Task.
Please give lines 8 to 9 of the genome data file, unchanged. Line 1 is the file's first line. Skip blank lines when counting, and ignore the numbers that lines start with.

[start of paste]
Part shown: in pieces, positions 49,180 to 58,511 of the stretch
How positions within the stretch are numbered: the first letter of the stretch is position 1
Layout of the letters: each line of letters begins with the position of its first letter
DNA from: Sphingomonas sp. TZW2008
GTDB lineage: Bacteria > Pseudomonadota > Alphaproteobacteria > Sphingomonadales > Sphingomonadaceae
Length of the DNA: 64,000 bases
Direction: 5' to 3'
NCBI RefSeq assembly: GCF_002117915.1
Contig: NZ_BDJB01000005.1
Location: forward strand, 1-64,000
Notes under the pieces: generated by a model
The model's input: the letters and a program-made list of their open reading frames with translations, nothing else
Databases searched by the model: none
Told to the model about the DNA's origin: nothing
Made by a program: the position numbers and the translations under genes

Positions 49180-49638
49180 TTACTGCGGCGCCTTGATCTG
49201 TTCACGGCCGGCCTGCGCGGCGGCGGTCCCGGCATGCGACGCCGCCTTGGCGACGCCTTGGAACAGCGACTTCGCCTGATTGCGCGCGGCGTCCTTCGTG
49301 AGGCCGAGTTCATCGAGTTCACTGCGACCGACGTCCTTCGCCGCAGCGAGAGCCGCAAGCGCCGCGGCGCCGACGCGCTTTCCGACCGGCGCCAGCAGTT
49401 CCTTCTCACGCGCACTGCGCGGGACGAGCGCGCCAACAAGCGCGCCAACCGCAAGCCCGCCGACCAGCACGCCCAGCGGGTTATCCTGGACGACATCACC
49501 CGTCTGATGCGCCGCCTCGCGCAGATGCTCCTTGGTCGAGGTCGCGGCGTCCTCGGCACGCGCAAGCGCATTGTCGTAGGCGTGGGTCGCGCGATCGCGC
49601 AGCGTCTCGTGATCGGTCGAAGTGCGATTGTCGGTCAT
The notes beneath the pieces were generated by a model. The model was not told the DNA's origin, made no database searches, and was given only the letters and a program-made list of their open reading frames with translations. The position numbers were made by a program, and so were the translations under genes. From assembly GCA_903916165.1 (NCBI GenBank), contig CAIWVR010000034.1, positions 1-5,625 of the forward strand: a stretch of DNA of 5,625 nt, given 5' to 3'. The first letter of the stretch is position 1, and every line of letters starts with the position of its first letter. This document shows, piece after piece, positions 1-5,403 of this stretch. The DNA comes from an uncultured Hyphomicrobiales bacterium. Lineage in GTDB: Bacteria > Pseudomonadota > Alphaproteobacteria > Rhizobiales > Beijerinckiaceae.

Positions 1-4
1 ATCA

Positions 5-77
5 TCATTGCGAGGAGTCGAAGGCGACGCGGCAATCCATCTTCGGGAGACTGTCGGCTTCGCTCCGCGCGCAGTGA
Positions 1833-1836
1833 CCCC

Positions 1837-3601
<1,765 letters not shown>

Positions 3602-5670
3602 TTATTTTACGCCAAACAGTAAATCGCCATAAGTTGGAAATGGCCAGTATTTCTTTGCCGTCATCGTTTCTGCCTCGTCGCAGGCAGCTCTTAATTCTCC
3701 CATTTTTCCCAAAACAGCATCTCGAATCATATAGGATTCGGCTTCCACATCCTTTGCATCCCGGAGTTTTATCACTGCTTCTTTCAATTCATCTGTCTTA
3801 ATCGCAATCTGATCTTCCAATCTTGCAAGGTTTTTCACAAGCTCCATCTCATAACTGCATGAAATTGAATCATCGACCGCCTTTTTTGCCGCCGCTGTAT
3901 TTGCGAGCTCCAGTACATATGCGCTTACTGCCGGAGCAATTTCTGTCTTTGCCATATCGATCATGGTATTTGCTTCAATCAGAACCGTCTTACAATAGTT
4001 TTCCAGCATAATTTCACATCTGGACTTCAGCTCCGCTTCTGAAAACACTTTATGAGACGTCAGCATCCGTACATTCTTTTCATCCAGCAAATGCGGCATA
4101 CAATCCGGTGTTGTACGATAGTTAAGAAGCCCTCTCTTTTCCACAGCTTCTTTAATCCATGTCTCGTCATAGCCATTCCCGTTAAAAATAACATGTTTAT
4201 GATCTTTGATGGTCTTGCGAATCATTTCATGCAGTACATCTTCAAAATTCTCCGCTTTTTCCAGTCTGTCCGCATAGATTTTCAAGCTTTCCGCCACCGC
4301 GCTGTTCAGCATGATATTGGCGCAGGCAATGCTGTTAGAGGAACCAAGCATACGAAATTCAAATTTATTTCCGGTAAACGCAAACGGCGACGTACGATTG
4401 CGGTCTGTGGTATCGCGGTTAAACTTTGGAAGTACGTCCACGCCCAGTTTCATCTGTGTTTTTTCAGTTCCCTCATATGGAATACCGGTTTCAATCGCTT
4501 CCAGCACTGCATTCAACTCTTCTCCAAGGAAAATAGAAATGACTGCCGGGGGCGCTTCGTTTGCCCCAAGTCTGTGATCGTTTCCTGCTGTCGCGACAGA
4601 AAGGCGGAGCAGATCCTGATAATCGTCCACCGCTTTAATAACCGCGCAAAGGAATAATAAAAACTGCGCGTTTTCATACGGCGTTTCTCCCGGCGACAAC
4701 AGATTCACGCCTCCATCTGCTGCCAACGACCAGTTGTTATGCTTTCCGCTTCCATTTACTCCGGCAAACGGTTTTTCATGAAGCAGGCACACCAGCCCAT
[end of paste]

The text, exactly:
NCBI RefSeq assembly: GCF_002117915.1
Contig: NZ_BDJB01000005.1